Carrington Dean calls for taskforce to help UK households deal with COVID-19 debt

The private, public and third sectors must urgently form a taskforce to help the millions of people facing serious debt issues caused by COVID-19, according to insolvency firm Carrington Dean.

The call comes as the UK braces itself for the fallout of furlough and new restrictions while the pressures on public and third sector resources continue to be stretched to the limits by the pandemic and onset of winter.

Paul Mason, chief executive officer of Carrington Dean and Creditfix’s parent firm, Finbora Group, said: “The uncertainty that COVID-19 has spawned in socio-economic terms presents a real, tangible threat to how people will adapt financially to the yet to be fully realised fallout of the pandemic. This crucially includes their health, welfare and wellbeing.

“There is also a heightened concern about how front-line public and third sector services will manage, with the virus having already taken a heavy toll on resources. This could be stretched to the ultimate limits as they deal with fluctuating levels of new cases and consequently have a knock-on effect on other support services.

“As a result, it is fundamental that there is more cohesion between the private, public and private sector and a taskforce is pivotal to putting joined-up contingency plans in place to ensure people get support as and when they need it. From debt advice to networks of third-party support, the private sector is well positioned to act a buttress for the public sector.”

A report recently published by Carrington Dean in Scotland and its sister UK company, Creditfix - COVID-19 Debt Analysis: Insight and Trends – shows a sharp shift in trends towards debts after it conducted an in-depth analysis of more than 22,500 Creditfix clients across the UK.

The data, which examined how people were tackling debt and personal insolvency during April and September compared with the same period last year, showed a sharp rise in the number of people on higher incomes seeking debt arrangements which would protect assets such as their homes and cars.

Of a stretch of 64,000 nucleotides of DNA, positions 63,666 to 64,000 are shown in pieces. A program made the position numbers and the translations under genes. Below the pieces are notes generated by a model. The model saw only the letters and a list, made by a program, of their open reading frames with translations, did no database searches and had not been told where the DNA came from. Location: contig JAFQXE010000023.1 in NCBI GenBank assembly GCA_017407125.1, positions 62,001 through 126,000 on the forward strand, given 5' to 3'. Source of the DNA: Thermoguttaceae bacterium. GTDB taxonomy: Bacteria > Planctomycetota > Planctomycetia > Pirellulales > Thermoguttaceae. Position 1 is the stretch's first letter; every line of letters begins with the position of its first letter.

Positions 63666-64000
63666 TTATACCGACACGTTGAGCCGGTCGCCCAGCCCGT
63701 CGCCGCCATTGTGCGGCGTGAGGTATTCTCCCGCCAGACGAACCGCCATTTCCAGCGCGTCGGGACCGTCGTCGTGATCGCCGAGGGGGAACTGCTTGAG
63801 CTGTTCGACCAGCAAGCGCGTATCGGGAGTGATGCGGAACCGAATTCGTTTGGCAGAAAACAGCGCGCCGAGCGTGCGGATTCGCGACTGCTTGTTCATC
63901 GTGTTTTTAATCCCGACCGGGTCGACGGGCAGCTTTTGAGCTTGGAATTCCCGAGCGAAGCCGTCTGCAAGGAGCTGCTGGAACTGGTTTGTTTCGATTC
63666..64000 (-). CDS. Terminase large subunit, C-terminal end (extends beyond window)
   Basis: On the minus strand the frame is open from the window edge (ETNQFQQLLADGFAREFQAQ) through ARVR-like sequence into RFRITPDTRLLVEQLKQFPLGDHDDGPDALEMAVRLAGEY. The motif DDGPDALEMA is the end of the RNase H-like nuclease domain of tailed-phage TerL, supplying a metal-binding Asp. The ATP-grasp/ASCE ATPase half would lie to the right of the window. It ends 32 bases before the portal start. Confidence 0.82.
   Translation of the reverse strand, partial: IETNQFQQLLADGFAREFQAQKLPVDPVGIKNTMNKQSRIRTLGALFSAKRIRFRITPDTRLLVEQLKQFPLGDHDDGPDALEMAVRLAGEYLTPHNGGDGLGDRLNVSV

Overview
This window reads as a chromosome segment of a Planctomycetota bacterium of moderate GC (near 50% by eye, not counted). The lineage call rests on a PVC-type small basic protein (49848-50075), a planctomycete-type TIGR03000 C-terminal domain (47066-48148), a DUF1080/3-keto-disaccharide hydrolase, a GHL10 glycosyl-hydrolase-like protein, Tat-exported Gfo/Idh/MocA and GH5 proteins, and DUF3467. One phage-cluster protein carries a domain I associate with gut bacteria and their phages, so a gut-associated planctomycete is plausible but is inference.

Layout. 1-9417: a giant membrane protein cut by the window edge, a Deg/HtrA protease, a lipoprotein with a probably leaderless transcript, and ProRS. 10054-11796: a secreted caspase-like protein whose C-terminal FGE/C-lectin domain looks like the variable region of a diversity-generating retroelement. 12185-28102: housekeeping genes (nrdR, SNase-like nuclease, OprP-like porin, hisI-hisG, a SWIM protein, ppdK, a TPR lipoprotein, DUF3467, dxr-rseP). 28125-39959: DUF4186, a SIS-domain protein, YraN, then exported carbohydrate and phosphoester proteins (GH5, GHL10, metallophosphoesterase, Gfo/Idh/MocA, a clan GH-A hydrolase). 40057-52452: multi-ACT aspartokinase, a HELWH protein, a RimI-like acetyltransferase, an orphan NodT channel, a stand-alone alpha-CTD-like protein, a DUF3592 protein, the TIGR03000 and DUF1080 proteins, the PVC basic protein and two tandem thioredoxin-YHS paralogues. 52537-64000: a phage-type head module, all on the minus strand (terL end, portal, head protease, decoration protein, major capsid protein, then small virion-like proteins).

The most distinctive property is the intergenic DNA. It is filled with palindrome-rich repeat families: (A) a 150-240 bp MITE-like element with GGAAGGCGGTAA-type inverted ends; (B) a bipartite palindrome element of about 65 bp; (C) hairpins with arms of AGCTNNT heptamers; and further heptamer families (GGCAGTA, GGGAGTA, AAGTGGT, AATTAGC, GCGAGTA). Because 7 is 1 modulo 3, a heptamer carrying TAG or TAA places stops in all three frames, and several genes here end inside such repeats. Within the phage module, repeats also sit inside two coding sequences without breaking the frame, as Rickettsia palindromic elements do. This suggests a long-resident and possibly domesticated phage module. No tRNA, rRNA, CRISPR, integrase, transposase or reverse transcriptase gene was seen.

There was also a stark 30% increase in clients entering a debt solution with a combined income and assets of £55,500 or more.

The firms also noted an increase of 20% in the debt owed by self-employed people. In contrast, debt owed by those in full-time employment has dropped by 10.4% and for those in part-time employment by 19.8%.

The level of debt owed by self-employed people is likely to have increased due to a difference in the level of government financial support available as the furlough scheme for PAYE workers.

The report also includes the findings of an independent YouGov survey which showed that more people (32%) were worried about the effect of COVID on their income than losing a loved one (30%) while more than 20% were concerned about losing their job and not being able to find work.

Mr Mason continued: “The coming months are likely to be more telling with the end of the furlough scheme and unpredictable restriction measures, combined with winter and temptations to overcompensate at Christmas, among key factors. There are serious concerns about how long the financial uncertainty can be sustained and the repercussions this may have on people and families across the nation.

“People from across all walks of life are affected and in order to help navigate them through these uncharted waters, it is critical that as much information as possible is provided to let them know about the wide range of support and options available. There are also many misconceptions about being in debt, but it need not be as complicated or as overwhelming as some may think.”

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